Holcomb Finds No Reception at All : Shrine game: UCLA-bound wide receiver from Westlake High finishes without a catch in his team's 38-0 victory.


Erik Holcomb has grown accustomed to the spotlight, on and off the football field.

But during his South squad's 38-0 victory in the 41st Shrine all-star game at Veterans Stadium on Saturday night, the former Westlake High wide receiver was practically invisible. Holcomb played the entire game but failed to catch a single pass.

All season long, Holcomb was the focus of Westlake's offense, shrugging off constant double coverage to reel in 62 catches for 11 touchdowns in only eight games.

On Saturday, South quarterbacks Billy Blanton and Matt Koffler--who combined for only 36 yards on four-for-15 passing--threw five passes in Holcomb's direction. Only one was even remotely catchable, and Holcomb, wide open in the back of the end zone, dropped it.

While all eyes were glued to his future teammate at UCLA, tailback Sharmon Shah, Holcomb faded into the background. This was somewhat of a new experience for Holcomb, a perennial object of attention at Westlake.

During Holcomb's freshman year, a brouhaha over his father Buzz's attempt to establish legal guardianship over a few of Erik's football-playing buddies from the east Valley landed the Holcombs in court. During his senior year, Erik quit his track team in midseason on account of his father's philosophical differences with Westlake coach Jim Benkert.

Then there was the mini-furor over Holcomb's decision to attend UCLA. Initially, Holcomb's application to UCLA was rejected on account of his sub-par grades, and Holcomb made an oral agreement to attend Washington.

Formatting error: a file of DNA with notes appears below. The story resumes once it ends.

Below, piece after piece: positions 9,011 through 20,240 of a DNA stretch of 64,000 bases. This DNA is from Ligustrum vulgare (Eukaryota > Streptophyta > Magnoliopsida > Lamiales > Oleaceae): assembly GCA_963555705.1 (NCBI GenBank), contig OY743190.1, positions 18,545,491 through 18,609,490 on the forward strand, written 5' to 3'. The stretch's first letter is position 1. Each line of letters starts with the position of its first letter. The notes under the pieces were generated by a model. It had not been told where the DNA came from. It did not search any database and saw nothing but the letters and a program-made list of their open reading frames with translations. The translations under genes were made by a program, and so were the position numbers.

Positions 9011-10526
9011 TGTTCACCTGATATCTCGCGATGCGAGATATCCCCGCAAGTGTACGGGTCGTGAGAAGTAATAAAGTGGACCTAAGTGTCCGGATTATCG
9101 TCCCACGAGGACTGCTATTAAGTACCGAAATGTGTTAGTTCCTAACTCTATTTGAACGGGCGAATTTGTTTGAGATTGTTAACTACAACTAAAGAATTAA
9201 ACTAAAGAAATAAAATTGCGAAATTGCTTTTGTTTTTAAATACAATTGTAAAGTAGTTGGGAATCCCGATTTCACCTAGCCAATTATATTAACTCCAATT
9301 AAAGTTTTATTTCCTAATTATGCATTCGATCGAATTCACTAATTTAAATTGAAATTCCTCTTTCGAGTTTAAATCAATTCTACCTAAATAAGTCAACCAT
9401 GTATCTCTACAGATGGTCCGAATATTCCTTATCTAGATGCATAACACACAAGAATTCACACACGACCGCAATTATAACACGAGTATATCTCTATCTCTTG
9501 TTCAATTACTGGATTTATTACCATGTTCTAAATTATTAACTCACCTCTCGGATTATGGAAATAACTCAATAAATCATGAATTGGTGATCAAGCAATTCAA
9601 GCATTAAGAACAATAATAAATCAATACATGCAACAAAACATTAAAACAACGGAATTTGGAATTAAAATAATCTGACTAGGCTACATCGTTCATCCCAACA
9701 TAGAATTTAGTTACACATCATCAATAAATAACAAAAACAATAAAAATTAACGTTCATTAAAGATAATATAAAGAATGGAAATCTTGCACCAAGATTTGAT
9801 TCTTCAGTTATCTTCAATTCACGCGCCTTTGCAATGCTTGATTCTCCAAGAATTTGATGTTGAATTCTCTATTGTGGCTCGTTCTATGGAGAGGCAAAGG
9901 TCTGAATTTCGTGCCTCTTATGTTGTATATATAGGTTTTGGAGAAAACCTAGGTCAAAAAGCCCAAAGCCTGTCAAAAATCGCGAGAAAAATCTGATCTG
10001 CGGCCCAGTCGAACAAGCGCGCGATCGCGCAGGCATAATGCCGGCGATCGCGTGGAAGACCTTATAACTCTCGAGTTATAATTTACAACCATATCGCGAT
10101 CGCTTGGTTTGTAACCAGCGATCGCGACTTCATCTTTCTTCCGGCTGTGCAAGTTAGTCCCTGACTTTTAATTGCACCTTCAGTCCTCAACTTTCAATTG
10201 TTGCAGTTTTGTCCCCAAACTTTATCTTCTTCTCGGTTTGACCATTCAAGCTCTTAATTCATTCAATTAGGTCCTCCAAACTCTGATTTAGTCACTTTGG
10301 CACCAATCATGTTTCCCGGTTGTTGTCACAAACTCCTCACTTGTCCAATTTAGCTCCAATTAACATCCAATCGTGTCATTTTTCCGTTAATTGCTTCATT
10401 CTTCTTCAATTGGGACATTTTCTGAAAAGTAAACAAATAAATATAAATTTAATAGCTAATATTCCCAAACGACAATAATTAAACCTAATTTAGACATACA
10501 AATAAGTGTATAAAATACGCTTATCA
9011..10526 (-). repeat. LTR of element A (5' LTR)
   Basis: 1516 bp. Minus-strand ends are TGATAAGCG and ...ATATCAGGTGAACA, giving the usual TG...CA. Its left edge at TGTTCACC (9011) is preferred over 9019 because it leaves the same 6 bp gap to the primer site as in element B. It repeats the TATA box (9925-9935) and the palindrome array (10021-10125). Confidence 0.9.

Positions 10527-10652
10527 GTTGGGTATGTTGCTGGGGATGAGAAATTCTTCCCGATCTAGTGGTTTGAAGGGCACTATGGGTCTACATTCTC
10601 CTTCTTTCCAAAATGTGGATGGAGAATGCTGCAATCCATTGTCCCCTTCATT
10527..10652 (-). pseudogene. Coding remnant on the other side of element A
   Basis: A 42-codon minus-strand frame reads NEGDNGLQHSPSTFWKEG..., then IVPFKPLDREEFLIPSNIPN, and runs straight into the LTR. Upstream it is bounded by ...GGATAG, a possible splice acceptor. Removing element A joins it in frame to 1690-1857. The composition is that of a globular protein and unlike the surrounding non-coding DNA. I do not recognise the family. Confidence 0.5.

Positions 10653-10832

But the next day, Holcomb received a call from his Westlake Village neighbor, UCLA coach Terry Donahue. Donahue told Holcomb that because of his improved academic standing over his last two semesters, the school had reconsidered his application. Holcomb, free to fulfill his dream of becoming a Bruin, broke his agreement with Washington and committed to UCLA. "I felt really bad about breaking my word with Washington," Holcomb said. "I really liked the school, and everyone there was really nice to me."

Holcomb is hoping that his controversial flip-flop will work out for the better. After all, the Holcombs won in court during Ado Number One, and the commotion eventually died down. And Holcomb returned to the track team after Ado Number Two.

Perhaps the caterwauling over Holcomb's college choice will also prove to be much ado about nothing. "I can't wait to start playing for UCLA," he said.


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